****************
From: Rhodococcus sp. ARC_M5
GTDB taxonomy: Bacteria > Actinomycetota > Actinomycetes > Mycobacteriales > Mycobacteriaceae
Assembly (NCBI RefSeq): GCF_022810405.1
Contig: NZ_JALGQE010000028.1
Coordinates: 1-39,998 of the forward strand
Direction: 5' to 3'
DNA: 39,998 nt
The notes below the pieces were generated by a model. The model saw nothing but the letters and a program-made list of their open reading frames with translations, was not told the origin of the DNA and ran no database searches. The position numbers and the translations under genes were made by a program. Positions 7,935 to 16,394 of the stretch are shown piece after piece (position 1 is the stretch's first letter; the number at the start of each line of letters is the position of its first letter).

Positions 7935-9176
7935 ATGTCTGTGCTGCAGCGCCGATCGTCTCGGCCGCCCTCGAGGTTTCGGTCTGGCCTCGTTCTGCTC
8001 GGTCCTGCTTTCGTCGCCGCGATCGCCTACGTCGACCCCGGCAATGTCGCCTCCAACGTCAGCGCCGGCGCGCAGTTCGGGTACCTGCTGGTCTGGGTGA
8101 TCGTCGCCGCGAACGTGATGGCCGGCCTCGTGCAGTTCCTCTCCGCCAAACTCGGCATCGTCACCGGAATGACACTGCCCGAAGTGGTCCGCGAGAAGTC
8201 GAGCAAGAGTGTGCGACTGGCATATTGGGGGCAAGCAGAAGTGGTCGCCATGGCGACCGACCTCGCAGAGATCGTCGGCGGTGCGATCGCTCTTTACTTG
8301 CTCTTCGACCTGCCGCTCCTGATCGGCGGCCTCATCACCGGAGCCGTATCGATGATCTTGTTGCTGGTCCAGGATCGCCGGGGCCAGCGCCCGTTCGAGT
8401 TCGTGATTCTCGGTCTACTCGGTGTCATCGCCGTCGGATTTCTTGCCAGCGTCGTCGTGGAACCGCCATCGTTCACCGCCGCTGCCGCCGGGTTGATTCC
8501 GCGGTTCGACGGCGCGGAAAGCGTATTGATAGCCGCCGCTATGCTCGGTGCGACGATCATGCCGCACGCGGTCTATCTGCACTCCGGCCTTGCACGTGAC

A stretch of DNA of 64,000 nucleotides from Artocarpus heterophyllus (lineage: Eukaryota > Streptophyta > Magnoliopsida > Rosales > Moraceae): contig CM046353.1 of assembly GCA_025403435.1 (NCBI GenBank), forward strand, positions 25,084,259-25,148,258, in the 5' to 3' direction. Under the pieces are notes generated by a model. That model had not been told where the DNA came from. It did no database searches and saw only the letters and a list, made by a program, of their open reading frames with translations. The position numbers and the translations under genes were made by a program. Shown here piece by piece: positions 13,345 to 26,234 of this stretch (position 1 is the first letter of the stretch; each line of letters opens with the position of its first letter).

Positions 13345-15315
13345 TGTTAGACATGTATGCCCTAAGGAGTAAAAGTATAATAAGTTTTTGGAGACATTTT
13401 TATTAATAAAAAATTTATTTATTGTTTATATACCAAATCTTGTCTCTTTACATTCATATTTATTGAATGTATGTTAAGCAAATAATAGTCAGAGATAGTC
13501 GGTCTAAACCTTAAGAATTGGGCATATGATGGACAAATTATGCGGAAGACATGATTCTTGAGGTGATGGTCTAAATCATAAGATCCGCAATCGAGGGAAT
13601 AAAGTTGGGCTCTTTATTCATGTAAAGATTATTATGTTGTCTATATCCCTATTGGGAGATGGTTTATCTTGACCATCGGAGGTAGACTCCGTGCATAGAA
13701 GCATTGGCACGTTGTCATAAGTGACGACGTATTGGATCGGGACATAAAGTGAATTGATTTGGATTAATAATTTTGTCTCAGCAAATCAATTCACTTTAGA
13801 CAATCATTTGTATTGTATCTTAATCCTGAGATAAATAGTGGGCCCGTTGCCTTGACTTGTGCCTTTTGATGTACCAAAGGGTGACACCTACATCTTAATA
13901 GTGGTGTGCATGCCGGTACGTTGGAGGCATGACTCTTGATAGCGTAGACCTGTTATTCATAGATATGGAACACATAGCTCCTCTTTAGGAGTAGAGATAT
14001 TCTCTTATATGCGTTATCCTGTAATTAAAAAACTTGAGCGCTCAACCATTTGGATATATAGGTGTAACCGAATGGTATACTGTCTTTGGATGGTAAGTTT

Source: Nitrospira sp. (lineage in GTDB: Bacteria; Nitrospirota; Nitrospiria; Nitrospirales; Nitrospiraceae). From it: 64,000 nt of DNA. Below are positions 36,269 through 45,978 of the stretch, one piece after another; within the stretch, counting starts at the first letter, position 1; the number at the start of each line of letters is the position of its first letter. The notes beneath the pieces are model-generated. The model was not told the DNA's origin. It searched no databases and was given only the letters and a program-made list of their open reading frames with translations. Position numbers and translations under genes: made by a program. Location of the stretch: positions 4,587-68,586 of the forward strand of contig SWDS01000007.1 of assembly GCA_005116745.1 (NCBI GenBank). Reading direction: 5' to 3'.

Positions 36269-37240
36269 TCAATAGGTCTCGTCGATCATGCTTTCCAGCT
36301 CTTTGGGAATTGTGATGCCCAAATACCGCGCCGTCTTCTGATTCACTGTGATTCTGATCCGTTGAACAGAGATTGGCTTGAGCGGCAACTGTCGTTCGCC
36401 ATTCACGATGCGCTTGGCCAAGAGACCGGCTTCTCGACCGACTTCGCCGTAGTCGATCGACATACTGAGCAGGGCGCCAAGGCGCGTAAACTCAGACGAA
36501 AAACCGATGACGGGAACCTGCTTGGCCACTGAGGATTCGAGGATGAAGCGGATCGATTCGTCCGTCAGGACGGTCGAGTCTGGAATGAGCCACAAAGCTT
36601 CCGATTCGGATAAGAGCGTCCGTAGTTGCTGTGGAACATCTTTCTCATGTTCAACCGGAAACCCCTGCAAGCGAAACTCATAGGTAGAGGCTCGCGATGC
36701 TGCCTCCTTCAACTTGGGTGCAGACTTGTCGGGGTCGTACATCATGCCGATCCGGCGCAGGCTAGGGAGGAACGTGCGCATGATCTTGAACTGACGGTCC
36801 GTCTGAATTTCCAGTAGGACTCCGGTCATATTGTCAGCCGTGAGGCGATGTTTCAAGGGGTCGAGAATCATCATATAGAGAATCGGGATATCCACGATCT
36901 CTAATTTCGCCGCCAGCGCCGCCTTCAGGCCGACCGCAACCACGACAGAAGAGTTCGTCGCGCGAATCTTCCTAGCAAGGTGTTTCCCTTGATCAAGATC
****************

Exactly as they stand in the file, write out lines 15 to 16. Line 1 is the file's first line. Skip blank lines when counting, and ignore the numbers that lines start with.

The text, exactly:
8401 TCGTGATTCTCGGTCTACTCGGTGTCATCGCCGTCGGATTTCTTGCCAGCGTCGTCGTGGAACCGCCATCGTTCACCGCCGCTGCCGCCGGGTTGATTCC
8501 GCGGTTCGACGGCGCGGAAAGCGTATTGATAGCCGCCGCTATGCTCGGTGCGACGATCATGCCGCACGCGGTCTATCTGCACTCCGGCCTTGCACGTGAC